Scientists from the Novosibirsk Nikolayev Inorganic Chemistry Institute and the Krasnoyarsk Biophysics Institute have invented a new composite material made of graphene and nano-diamonds. By placing nano-diamonds on the surface of vertically aligned tubes of graphene (probably carbon nanotubes), the scientists created a unique composite material that glows under the impact of a weak electric field.
The researchers say this is the prototype of a tiny light fixture, a nano-tube with a glowing nano-diamond on top. Such structures can be used in a variety of fields, from new types of displays to health diagnostics techniques.
Ohio-based Angstron Materials has developed a group of cost-effective thermal foil products that can be customized for handheld devices and other products. The company says that its foil sheets have been qualified for use by a major mobile electronics company. Such thermal foils can be used for the technology beneath devices' screens that conducts heat away from internal electronic components and batteries to help maintain optimal performance.
Angstron’s thermal foils are available in a variety of grades. The company states that its foils are thinner than other products on the market and so give manufacturers greater design flexibility than competing methods. Angstron’s foil sheets also can be sourced with equivalent or greater thermal conductivity.
Earlier this month, the first mass produced graphene-enhanced phone was rumoured to be near commercial sale by Chinese companies. Now, further details are available as it seems that the device is available on the company's website.
The phone, called the Galapad Settler, is said to use graphene for its touchscreen, as well as casing and battery. 30,000 pieces were made by Chinese graphene company Moxi together with Chinese device maker Galapad, with each device selling for $399 USD.
Scientists from ICFO, MIT, CNRS, CNISM and Graphenea collaborated to demonstrate how graphene can enable the electrical control of light at the nanometer level. Electrically controlled modulation of light emission is crucial in applications like sensors, displays and various optical communication system. It also opens the door to nanophotonics and plasmonics-based devices.
The researchers managed to show that the energy flow from erbium into photons or plasmons can be controlled by applying a small electrical voltage. The plasmons in graphene are unique, as they are very strongly confined, with a plasmon wavelength that is much smaller than the wavelength of the emitted photons. As the Fermi energy of the graphene sheet was gradually increased, the erbium emitters went from exciting electrons in the graphene sheet, to emitting photons or plasmons. The experiments showed the graphene plasmons at near-infrared frequencies, which may be beneficial for communications applications. In addition, the strong concentration of optical energy offers new possibilities for data storage and manipulation through active plasmonic networks.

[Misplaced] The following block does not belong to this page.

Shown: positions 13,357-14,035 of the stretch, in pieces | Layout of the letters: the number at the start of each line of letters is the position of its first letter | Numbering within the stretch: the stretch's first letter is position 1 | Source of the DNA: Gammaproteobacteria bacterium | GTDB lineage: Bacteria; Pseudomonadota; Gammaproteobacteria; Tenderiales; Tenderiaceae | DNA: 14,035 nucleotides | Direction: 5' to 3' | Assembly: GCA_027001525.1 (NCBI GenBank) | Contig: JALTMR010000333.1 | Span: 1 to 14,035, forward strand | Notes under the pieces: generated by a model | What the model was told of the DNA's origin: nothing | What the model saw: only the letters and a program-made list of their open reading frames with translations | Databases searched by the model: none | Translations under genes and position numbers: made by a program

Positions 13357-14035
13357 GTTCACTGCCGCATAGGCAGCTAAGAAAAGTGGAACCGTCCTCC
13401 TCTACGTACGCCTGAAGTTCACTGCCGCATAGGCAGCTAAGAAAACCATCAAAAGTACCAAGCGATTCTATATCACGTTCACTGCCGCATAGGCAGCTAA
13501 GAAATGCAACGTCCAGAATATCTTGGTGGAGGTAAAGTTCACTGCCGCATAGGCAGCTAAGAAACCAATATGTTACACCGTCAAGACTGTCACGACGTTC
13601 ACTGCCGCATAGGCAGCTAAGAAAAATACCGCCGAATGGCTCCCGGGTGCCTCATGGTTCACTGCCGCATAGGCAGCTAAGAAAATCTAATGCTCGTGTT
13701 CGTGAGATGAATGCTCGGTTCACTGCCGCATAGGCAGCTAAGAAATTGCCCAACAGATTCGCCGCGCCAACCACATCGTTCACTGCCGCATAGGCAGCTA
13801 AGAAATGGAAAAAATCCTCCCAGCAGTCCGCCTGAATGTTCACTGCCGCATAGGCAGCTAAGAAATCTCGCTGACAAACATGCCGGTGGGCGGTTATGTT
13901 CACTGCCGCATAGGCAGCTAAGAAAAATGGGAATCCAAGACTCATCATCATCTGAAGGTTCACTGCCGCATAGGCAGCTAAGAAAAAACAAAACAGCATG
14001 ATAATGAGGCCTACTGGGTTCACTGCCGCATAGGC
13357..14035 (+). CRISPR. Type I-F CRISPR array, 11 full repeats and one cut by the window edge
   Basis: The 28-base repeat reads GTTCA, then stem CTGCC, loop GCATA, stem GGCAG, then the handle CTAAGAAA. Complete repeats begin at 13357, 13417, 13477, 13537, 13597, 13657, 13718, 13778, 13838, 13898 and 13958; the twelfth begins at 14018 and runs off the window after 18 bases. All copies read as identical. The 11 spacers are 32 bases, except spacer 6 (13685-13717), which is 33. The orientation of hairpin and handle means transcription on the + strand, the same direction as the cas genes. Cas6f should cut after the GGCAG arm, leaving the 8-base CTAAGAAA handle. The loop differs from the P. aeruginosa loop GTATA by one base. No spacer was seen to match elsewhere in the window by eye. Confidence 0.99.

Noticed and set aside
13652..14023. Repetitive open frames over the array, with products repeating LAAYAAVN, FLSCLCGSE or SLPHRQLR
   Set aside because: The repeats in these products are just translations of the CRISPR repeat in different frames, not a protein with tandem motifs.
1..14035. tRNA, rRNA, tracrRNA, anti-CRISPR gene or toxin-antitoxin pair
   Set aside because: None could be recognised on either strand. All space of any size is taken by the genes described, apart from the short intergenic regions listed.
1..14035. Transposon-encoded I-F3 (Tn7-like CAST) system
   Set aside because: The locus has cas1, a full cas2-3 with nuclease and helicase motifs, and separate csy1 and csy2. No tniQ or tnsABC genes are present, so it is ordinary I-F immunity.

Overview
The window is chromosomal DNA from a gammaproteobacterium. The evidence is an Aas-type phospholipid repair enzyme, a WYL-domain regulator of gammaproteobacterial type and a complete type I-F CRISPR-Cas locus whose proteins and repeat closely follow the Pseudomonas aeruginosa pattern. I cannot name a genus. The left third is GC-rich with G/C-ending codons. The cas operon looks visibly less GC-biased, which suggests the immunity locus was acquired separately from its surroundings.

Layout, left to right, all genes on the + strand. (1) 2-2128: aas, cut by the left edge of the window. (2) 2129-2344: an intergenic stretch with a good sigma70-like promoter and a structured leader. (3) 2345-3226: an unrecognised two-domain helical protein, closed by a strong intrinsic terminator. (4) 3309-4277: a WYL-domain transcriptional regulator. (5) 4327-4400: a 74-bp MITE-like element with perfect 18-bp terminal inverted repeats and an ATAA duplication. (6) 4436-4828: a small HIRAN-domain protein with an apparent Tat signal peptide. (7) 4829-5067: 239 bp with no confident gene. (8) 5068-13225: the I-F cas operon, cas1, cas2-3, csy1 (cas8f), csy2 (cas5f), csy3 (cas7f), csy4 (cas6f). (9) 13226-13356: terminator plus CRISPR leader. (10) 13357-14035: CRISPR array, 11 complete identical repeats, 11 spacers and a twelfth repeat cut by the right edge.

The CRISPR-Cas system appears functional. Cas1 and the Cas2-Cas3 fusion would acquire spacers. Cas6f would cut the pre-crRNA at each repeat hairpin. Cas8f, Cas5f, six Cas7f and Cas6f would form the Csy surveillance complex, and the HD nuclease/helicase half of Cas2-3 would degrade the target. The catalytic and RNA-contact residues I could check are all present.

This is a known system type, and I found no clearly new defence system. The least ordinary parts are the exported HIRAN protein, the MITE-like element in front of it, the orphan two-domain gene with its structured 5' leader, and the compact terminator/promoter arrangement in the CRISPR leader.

University of Exeter scientists discovered that GraphExeter, an adaptation of graphene, is durable to prolonged exposure to high temperatures and humidity. This makes the material not only a transparent, flexible and lightweight conductor, but a resilient one at that. The scientists predict major importance of this discovery for various electronic applications (and a possible ITO replacement).
GraphExeter is a University of Exeter discovery, and is made of sandwiched molecules of ferric chloride between two graphene layers. It turns out that this creates a unique conductor with many useful traits, which is also now proving to be durable: the researchers found that it can withstand relative humidy of up to 100% at room temperature for 25 days, as well as temperatures of up to 150C or as high as 620C in vacuum.
Researchesr from Korea's Ulsan, KAIST and ETRI institutes developed a process that produces flexible transparent graphene electrodes that can be attached to the skin (or any kind of delicate object). This could enable applications such as electronic tattoo-like stickers or bio-signal sensors.
A graphene metal fiber composite ise used, which lowers the resistance of the transparent electrode to approximately 1/20th of existing ones. This enables the electrodes to be used in flexible displays or sensors. The new process is similar to a widely-used semiconductor process which means that this can be scaled commercially.
Electrochromic displays are made from materials in which the transmittance of light to be adjusted by applying a voltage. These work similarly to LCDs by letting light from a backlighting unit (BLU) pass or not and so show desired images. These kind of displays haven't been commercialized successfully yet due to fragile materials and material mismatches with the electrodes.
But this may change now, thanks to graphene. Researchers at Bilkent University developed a graphene electrochromic device that demonstrated 55% modulation and a broad spectral response. Both the electrode and the electrochromic device are made from graphene, and this enables a high percentage optical modulation, optical tuning properties in the UV to infrared, good electrical conductivity with no material mismatches. The display is mechanically flexible.